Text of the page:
If I had a fortnight to spend myself I should go to the North-West, as I think it both the most beautiful and the least visited part of Iceland. You come to Isafjördur [sic] by the Icelandic boats from Reykjavik, and move about either by horses or motor-boat. Anyone who does this of going there should get in touch with the British Vice-consul at Isafjördur, My. Joachimsson, who is extremely kind and efficient.
We have been to Iceland twice in the last year, once in the depths of winter, with only 3 hours of full daylight and roads that were covered in snow and ice. The second trip was a hostelling tour, driving on roads which we now could see were gravel. Auden and MacNeice’s tour was much more like the latter, except in 1936 the roads had not yet been developed above farm tracks, and everywhere they went they were obliged to stop in farms and able to hire the farm horses. We also went to Ísafjörður, but these days it is (just about) possible to drive there, and new, single track with passing places, tunnels connect from one fjord to the next, such that cars can connect places.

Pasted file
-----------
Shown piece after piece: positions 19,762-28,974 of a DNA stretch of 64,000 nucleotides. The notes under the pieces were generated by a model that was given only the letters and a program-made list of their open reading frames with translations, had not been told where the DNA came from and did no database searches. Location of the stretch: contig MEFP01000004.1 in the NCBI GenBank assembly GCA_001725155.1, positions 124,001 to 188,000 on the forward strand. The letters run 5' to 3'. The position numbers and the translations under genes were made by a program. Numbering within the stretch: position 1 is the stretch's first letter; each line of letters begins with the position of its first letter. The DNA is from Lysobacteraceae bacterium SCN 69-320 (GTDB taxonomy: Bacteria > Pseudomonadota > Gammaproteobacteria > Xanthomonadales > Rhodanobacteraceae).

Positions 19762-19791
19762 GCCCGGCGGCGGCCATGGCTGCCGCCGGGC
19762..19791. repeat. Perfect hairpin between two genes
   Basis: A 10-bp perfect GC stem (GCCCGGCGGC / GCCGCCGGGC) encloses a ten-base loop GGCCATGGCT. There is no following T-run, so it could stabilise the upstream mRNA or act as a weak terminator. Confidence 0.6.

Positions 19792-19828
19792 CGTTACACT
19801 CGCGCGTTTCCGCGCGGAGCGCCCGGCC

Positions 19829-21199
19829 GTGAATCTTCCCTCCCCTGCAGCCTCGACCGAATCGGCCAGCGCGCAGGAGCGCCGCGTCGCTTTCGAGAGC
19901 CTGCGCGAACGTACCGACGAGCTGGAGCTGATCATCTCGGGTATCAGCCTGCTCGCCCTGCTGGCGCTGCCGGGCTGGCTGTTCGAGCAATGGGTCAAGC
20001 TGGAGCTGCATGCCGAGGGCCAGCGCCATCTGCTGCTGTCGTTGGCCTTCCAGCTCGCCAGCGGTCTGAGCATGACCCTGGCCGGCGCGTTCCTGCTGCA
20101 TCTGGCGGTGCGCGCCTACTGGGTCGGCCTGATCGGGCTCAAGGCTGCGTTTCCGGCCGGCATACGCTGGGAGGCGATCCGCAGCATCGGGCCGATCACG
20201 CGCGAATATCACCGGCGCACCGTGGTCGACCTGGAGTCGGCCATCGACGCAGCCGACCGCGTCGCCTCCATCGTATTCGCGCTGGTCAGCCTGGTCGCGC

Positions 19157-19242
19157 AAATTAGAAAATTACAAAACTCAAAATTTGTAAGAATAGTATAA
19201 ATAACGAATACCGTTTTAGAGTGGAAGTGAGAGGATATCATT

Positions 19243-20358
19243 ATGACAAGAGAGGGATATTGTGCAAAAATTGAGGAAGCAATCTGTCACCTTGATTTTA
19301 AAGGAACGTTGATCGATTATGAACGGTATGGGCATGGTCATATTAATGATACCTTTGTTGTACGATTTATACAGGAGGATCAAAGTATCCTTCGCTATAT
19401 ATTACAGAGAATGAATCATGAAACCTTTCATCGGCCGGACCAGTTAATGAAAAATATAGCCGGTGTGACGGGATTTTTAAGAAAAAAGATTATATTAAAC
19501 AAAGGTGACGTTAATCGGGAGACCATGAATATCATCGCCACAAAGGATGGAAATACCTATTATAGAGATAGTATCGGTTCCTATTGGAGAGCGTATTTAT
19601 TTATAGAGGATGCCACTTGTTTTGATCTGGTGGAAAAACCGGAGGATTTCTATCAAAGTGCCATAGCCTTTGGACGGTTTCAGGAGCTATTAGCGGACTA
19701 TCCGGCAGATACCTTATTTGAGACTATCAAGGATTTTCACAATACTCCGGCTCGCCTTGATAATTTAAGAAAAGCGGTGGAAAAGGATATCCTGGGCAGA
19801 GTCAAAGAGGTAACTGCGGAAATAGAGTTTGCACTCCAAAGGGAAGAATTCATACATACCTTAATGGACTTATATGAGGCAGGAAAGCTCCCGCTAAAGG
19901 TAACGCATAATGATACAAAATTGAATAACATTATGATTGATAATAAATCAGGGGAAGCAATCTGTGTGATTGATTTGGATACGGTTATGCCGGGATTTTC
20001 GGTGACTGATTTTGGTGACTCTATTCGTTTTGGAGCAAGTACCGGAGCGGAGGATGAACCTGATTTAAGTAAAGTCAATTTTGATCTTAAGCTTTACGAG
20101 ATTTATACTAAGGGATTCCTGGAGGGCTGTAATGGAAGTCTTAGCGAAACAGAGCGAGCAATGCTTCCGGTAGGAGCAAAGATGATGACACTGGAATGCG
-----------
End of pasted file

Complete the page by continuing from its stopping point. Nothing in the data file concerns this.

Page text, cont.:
After hearing this book mentioned in a few different places, I put in a reservation at the library as the county only had 2 copies. Within a fortnight I had a pristine copy waiting for me in the town library.
It is a slightly strange, artistic collection of long poems and letters, reflecting on their experiences in Iceland, and thoughts they have developed there. This includes reflections on the Nazi presence, as during the rise of Nazi Germany, Iceland’s pure history was held up as a good example. Then of course their is Iceland’s geography, which is well worth poetry:
Watched the sulphur basins boil,
Loops of steam uncoil and coil,
While the valley fades away
To a sketch of Judgement Day.